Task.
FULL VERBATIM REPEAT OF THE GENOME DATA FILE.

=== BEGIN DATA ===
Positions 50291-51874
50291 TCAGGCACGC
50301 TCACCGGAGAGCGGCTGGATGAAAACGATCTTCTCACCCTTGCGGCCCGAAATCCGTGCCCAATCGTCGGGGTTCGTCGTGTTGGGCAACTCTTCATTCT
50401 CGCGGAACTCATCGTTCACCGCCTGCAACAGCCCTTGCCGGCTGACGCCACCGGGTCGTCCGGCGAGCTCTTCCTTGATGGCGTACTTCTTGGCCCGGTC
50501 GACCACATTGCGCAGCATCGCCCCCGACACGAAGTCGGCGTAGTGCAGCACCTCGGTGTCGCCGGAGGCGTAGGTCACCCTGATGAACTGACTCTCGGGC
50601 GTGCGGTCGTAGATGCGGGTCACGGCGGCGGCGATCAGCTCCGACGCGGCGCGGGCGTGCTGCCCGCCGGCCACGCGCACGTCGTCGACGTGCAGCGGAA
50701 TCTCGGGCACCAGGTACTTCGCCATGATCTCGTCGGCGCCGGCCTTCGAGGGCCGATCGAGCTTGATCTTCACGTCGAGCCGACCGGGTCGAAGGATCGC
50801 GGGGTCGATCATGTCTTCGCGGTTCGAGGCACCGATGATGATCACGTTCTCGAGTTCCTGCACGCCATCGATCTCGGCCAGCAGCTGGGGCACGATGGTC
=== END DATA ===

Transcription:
Positions 50291-51874
50291 TCAGGCACGC
50301 TCACCGGAGAGCGGCTGGATGAAAACGATCTTCTCACCCTTGCGGCCCGAAATCCGTGCCCAATCGTCGGGGTTCGTCGTGTTGGGCAACTCTTCATTCT
50401 CGCGGAACTCATCGTTCACCGCCTGCAACAGCCCTTGCCGGCTGACGCCACCGGGTCGTCCGGCGAGCTCTTCCTTGATGGCGTACTTCTTGGCCCGGTC
50501 GACCACATTGCGCAGCATCGCCCCCGACACGAAGTCGGCGTAGTGCAGCACCTCGGTGTCGCCGGAGGCGTAGGTCACCCTGATGAACTGACTCTCGGGC
50601 GTGCGGTCGTAGATGCGGGTCACGGCGGCGGCGATCAGCTCCGACGCGGCGCGGGCGTGCTGCCCGCCGGCCACGCGCACGTCGTCGACGTGCAGCGGAA
50701 TCTCGGGCACCAGGTACTTCGCCATGATCTCGTCGGCGCCGGCCTTCGAGGGCCGATCGAGCTTGATCTTCACGTCGAGCCGACCGGGTCGAAGGATCGC
50801 GGGGTCGATCATGTCTTCGCGGTTCGAGGCACCGATGATGATCACGTTCTCGAGTTCCTGCACGCCATCGATCTCGGCCAGCAGCTGGGGCACGATGGTC